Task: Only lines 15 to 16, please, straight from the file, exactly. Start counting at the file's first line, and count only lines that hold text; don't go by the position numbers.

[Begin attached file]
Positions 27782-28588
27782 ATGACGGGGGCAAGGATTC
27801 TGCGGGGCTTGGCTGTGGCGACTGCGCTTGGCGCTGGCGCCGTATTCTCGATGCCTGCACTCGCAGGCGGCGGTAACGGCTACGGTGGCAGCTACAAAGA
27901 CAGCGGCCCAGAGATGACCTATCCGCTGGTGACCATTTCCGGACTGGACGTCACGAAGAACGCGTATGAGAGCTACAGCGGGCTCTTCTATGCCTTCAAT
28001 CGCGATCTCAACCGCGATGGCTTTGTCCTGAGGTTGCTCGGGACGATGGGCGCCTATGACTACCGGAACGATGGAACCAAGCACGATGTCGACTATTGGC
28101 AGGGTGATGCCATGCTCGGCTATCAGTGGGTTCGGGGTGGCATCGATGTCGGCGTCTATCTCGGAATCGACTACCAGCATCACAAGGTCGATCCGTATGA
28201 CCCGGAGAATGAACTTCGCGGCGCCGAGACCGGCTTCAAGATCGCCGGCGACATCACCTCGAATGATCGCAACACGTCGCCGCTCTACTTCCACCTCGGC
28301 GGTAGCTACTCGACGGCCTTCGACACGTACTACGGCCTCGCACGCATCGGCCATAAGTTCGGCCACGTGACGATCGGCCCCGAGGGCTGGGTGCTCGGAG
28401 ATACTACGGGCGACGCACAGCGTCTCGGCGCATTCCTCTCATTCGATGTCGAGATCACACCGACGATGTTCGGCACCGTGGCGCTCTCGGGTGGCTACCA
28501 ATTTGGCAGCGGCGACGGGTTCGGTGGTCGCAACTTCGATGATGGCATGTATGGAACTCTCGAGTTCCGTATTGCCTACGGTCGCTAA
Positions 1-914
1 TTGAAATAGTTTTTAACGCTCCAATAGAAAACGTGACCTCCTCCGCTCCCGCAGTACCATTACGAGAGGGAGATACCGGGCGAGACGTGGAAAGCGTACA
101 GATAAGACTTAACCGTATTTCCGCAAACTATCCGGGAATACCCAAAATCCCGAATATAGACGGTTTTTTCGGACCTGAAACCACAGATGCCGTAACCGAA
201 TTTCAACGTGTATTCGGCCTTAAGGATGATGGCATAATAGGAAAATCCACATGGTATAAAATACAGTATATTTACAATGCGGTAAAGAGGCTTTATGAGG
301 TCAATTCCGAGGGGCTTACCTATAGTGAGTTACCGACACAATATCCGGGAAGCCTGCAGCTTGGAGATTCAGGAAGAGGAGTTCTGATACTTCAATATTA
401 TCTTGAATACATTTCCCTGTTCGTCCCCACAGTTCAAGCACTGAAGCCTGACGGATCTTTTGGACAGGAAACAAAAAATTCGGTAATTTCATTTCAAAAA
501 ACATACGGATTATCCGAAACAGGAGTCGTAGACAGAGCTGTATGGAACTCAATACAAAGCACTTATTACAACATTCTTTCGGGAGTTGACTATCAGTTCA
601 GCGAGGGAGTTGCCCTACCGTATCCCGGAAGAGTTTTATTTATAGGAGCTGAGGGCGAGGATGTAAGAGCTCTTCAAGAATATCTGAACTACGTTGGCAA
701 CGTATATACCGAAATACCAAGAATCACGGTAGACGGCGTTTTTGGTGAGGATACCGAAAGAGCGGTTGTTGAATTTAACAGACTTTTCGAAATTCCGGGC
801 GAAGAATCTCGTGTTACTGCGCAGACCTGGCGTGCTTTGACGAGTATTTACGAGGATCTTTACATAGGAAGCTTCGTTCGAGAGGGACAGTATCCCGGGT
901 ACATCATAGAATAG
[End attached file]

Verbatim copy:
301 TCAATTCCGAGGGGCTTACCTATAGTGAGTTACCGACACAATATCCGGGAAGCCTGCAGCTTGGAGATTCAGGAAGAGGAGTTCTGATACTTCAATATTA
401 TCTTGAATACATTTCCCTGTTCGTCCCCACAGTTCAAGCACTGAAGCCTGACGGATCTTTTGGACAGGAAACAAAAAATTCGGTAATTTCATTTCAAAAA